management where the manager is seen as the “boss” who wields unquestioned power over
employees, the contemporary view casts top managers as individuals that support and serve
other managers and employees through a process called empowerment just as the
organization ultimately exists to serve its customers and clients. EmpowermentThe
process of enabling or authorizing an individual to think, behave, take action, and control
work and decision making in autonomous ways. is the process of enabling or authorizing an
individual to think, behave, take action, and control work and decision-making in
autonomous ways.
A number of different types of managers can be found in organizations. Top managers are
responsible for developing the organization’s strategy and acting as a steward for its vision
and mission. An example is found in Microsoft CEO Satya Nadella outlining their new
mission to “empower every person and every organization on the planet to achieve more.”
Functional managers are responsible for the efficiency and effectiveness of a specific area of
the business, such as accounting or marketing. Supervisory managers, or team managers,
are responsible for coordinating a subgroup of a particular division or a team composed of
members from different parts of the organization.
Line and staff managers serve two distinct functions. A line manager, often called a product
or service manager, leads a team that contributes directly to the products or services the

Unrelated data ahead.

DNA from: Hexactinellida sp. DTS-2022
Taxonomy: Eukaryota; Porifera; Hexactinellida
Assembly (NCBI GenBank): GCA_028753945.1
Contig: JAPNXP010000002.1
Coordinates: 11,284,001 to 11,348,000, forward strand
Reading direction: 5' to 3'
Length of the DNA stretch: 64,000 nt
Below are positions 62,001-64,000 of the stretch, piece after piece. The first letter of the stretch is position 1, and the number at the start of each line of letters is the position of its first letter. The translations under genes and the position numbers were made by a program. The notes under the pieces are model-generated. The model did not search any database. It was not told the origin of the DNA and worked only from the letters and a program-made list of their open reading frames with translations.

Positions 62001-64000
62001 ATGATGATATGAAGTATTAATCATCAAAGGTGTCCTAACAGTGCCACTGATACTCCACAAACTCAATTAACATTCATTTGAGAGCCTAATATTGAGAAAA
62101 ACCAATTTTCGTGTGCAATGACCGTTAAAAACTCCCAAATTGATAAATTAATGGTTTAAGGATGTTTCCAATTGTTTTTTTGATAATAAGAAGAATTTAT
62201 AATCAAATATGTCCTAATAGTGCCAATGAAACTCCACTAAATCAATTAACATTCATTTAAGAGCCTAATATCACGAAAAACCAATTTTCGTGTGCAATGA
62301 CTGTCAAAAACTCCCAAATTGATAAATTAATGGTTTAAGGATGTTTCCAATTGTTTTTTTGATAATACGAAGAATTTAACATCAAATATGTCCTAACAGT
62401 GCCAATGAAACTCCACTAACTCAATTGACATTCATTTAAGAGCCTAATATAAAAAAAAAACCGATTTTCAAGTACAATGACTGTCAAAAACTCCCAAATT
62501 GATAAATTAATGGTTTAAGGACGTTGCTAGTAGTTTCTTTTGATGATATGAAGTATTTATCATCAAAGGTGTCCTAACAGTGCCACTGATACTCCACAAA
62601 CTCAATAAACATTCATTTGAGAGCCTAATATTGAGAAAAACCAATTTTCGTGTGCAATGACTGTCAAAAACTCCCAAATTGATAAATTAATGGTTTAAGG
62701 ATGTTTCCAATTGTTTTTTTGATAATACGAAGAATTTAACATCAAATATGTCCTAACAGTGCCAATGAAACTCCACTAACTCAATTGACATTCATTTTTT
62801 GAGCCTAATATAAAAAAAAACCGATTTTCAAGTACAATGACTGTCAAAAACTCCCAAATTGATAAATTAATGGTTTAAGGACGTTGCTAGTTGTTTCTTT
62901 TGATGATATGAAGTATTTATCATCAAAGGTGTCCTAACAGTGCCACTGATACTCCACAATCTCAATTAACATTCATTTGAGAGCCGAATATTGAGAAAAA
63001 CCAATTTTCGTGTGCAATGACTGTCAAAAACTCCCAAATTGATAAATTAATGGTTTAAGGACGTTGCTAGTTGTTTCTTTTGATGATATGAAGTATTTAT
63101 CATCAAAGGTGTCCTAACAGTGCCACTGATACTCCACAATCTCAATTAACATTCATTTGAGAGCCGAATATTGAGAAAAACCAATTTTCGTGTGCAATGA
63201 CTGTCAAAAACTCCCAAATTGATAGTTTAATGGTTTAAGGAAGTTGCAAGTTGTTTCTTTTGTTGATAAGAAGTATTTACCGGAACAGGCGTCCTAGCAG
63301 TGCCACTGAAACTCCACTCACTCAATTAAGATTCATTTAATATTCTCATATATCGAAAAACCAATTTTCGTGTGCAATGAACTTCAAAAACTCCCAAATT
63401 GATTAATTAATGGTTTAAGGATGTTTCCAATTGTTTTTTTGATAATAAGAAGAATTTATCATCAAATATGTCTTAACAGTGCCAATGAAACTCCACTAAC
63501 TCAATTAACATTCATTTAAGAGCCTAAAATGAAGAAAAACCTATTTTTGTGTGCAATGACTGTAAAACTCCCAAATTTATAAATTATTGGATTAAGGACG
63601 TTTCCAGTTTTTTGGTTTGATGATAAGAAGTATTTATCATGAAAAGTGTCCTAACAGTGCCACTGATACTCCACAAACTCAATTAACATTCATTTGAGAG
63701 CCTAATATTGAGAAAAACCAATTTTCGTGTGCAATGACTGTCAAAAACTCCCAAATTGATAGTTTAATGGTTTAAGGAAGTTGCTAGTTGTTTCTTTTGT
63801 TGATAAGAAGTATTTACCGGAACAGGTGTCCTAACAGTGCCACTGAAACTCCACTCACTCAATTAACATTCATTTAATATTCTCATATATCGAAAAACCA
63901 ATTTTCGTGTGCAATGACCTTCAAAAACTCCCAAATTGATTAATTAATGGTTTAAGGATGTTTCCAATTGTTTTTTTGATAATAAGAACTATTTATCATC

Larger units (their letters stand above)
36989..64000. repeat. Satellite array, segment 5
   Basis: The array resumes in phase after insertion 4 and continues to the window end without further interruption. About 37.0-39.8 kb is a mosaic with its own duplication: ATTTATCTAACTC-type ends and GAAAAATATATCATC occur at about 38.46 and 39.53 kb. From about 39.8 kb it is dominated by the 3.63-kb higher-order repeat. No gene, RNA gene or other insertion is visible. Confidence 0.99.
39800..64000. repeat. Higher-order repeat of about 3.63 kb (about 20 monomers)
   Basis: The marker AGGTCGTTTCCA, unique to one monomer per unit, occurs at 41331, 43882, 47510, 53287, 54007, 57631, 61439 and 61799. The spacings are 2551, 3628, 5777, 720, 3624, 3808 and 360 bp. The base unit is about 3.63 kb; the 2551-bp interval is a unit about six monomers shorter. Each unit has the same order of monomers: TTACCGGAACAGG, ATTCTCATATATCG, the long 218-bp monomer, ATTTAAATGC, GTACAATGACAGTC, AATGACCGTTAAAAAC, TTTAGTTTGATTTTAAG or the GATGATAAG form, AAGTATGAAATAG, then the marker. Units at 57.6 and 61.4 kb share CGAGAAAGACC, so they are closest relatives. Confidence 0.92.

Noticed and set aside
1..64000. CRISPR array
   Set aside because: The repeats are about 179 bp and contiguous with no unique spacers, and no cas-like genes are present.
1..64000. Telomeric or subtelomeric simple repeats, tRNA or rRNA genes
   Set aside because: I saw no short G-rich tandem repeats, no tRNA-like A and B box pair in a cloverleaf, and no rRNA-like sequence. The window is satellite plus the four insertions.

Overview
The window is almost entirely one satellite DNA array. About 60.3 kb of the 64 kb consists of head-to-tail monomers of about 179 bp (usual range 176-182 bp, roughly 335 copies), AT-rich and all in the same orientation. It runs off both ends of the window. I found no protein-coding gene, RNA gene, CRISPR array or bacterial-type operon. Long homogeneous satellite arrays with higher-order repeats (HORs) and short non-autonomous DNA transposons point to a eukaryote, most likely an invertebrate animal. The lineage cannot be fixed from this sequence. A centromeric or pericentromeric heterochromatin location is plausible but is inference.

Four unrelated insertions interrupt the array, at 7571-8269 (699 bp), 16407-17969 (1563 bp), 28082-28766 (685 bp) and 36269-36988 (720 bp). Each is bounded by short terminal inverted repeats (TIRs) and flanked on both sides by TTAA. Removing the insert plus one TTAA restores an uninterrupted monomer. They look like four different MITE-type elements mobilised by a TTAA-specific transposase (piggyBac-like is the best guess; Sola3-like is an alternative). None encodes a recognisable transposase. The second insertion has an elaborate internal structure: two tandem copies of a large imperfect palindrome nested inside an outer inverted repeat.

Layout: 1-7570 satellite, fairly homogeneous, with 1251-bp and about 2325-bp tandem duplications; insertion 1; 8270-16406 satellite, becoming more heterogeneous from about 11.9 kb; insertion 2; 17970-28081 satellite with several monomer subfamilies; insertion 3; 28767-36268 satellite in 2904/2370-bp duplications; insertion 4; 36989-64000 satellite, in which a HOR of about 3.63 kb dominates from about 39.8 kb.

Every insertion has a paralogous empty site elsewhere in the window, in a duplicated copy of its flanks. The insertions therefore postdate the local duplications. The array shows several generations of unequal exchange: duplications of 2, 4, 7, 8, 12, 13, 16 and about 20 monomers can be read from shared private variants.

organization creates. For example, a line manager at Apple Inc. might be responsible for the
production, marketing, and profitability of the Apple watch. In contrast, a staff manager
leads a function that creates indirect inputs. For example, finance and accounting are
critical organizational functions but do not typically provide a clear input into the final
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product or service a customer buys. Instead, they serve a supporting role. A project
manager is responsible for the planning, execution, and closing of a specific project. For
example, the HGTV show Fixer Upper depicts the husband and wife team of Chip and
Joanna Gaines (and their company, Magnolia Homes) as they transform numerous homes
in Waco, Texas. Project managers are often found in construction, architecture, consulting,
computer networking, telecommunications, and software development.
A general manager is responsible for managing a clearly identifiable revenue-producing
unit, such as a store, business unit, or product line. Typically, general managers make
decisions across various functions and have rewards tied to the performance of the entire
unit. General managers take direction from their top executives and must first understand
the executives’ overall plan for the company. Then they set specific goals for their own
departments to fit in with the plan. The general manager of production, for example, might
have to increase certain product lines and phase out others. Moreover, general managers
must describe their goals clearly to their support staff. Supervisory managers see that the
goals are met.